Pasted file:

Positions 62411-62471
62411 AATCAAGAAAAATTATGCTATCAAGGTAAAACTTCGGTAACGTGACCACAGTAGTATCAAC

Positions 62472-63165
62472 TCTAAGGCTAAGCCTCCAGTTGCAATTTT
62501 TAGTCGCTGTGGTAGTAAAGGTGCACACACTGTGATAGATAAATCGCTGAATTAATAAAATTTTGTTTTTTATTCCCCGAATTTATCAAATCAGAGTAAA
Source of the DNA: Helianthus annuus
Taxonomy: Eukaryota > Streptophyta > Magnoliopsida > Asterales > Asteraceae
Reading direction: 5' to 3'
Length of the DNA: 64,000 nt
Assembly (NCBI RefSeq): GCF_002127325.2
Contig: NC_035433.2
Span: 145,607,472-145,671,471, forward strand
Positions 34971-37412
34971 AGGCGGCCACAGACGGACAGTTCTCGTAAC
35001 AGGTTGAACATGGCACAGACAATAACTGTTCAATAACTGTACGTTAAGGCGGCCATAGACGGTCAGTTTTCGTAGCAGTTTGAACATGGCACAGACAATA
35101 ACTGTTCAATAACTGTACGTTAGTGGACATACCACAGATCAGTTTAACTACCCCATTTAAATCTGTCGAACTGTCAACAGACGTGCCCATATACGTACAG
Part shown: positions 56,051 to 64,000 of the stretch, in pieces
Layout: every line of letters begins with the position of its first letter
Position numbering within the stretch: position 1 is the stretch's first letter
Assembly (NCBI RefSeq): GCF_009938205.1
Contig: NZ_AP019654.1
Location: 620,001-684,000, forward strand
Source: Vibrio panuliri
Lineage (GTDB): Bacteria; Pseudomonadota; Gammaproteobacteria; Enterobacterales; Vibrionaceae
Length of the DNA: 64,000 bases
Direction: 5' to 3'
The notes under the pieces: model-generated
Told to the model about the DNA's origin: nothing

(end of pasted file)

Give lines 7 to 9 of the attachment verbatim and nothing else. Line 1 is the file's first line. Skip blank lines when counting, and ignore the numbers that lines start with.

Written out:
Taxonomy: Eukaryota > Streptophyta > Magnoliopsida > Asterales > Asteraceae
Reading direction: 5' to 3'
Length of the DNA: 64,000 nt